I just returned from the third trip to the US. This time I checked out several section in Nevada and finished logging and sampling of most sections at Ibex. Up next, finally drafting some papers...
Well... actually I got back by early September but time flies. Finally there where real people. Ennie and Kalle, two Geology students from Free University Berlin joined in logging and sampling some of the upper Pogonip. This time we concentrated on the Upper Fillmore-, the Wah Wah-, and the Juab Formation. Kevin also spent a couple of days with us. Fieldwork-wise a third (or so) of the project is done. We had a great time together. Pictures will be added soon.
I finally recieved note upon the decision on the funding of the GOBE-Project. What can I say, I will be studying the "GOBE" in western desert of the USA for the next three years. Whoot-whoot.
May be some personal notes here... This letter means an awful lot. It means that I can carry on doing things that I love and that I was trained for, since setting out to study geology (in 2002) with the decision to specialise on palaeontology in 2006. When my first Postdoc ended, I realised (with some off the map applications) that this kind of training would bring me nowhere on the open job market. Lucky enough the SNF granted the precursor project for one year - putting me out of trouble for yet another 12 months. I immediatly started to revise the proposal for the GOBE-Project, which was initially rejected by the DFG . So I knew that there would be just one shot left before running out of money. Because "providing for family" ranks clearly before "having a cool job", failing on this would have meant to leave academia and to leave palaeontology. Anytime when short funding periods terminated and I faced the drop-out, I felt this enterprise to be so futile altogether. Of course such moaning and groaning is not very popular and people (me included) rather show their achievements instead of their setbacks. All I want to say is that this is just the other side of the coin. It felt so good to see all this effort finally being rewarded and to be allowed to carry on. So I'd rather get back to work instead of writing sentimental blog posts. A big "thank you" to all the people who supported me during all these years.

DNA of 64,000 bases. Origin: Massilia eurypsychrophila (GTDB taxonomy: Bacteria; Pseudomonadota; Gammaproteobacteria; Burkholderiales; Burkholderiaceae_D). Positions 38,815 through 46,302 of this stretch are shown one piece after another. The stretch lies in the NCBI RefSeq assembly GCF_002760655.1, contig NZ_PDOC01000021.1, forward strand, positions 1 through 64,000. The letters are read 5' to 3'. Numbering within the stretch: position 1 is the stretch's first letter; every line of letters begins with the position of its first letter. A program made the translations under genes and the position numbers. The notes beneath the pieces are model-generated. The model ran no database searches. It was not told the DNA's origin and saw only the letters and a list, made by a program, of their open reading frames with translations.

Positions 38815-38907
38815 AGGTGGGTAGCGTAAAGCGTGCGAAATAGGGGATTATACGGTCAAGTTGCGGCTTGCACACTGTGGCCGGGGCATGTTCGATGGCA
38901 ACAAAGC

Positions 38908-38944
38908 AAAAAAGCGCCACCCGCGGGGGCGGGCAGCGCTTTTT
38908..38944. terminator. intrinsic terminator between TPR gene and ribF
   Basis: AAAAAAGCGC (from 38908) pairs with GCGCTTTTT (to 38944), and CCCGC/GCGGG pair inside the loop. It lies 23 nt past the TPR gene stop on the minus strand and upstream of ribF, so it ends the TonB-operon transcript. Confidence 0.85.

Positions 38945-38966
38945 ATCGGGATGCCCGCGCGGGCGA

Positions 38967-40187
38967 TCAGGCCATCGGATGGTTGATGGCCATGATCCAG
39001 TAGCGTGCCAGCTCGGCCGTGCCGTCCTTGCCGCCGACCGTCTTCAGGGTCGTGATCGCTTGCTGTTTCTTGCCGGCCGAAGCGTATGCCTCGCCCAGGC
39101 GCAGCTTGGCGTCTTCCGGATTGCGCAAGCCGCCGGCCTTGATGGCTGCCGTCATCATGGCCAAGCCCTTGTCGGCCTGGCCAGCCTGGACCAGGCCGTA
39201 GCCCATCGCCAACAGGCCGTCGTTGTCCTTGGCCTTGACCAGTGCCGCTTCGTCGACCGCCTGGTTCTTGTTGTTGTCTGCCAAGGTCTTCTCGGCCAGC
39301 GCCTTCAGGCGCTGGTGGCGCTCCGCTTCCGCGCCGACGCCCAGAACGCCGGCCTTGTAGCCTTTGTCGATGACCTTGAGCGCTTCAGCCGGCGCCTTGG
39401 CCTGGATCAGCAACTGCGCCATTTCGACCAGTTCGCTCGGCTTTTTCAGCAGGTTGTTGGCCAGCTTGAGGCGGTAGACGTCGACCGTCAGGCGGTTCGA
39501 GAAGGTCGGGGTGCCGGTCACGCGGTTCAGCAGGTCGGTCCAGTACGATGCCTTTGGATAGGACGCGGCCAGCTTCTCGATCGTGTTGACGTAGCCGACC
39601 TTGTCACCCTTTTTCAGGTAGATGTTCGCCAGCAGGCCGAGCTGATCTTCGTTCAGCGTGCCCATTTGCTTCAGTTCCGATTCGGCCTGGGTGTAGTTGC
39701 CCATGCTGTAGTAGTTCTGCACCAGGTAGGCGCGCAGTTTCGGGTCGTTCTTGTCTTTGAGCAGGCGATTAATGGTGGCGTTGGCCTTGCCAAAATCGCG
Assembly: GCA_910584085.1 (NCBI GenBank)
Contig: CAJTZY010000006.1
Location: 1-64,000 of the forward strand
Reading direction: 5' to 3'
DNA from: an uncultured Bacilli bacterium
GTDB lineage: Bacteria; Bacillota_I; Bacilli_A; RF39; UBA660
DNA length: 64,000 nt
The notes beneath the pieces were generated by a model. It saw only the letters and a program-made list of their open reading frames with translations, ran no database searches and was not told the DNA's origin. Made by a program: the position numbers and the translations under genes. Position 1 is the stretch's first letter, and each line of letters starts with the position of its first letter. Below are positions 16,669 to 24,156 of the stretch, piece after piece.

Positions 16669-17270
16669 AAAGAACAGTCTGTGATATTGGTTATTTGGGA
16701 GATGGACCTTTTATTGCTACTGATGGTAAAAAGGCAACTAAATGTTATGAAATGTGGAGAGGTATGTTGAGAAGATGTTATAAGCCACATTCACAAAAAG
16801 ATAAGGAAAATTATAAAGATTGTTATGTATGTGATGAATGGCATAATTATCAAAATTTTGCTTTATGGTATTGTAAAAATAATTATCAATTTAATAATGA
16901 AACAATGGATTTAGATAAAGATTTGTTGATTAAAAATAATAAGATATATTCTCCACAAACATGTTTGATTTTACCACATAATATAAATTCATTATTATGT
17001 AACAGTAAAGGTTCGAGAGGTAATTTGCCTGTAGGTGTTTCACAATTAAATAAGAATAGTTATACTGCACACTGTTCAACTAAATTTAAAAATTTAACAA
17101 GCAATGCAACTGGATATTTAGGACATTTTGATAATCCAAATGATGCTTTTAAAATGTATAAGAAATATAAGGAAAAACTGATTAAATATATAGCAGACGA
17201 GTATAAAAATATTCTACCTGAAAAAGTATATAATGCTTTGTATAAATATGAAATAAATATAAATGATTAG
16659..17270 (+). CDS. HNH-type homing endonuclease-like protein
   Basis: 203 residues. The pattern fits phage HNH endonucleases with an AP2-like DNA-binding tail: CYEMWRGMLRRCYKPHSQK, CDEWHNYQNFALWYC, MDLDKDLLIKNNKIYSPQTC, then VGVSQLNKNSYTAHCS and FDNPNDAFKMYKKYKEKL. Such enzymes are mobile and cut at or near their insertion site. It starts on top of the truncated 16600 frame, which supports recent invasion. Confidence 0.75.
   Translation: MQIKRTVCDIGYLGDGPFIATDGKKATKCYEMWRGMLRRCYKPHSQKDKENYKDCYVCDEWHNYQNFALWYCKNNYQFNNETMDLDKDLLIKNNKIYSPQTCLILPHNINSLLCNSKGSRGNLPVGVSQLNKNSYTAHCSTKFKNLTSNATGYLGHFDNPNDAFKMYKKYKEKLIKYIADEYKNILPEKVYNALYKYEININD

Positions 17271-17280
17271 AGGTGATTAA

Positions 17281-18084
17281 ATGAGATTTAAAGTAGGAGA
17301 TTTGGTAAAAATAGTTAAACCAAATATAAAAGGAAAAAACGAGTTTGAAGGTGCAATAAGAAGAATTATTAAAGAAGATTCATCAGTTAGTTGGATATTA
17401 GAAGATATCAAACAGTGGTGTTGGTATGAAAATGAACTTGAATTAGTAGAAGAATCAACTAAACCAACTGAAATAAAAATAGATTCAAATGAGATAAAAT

I just returned from the field making myself familiar with the Pogonip Group in western Utah. The whole succession looks promising but I decided to start with the juicy part and logged and sampled several sections of the Kanosh- and the Lehman Formation. Kevin Bylund helped me out for a few days. Otherwise I was alone for most of the time. Notable exception were two evenings when groups of amateur-palaeontologists swarmed an outrcop of brachiopod-beds down in the Kanosh Formation just next to the dirt road near Fossil Mountain. Fotos of this field session can be viewed here. One thing is for sure: I really love the western desert.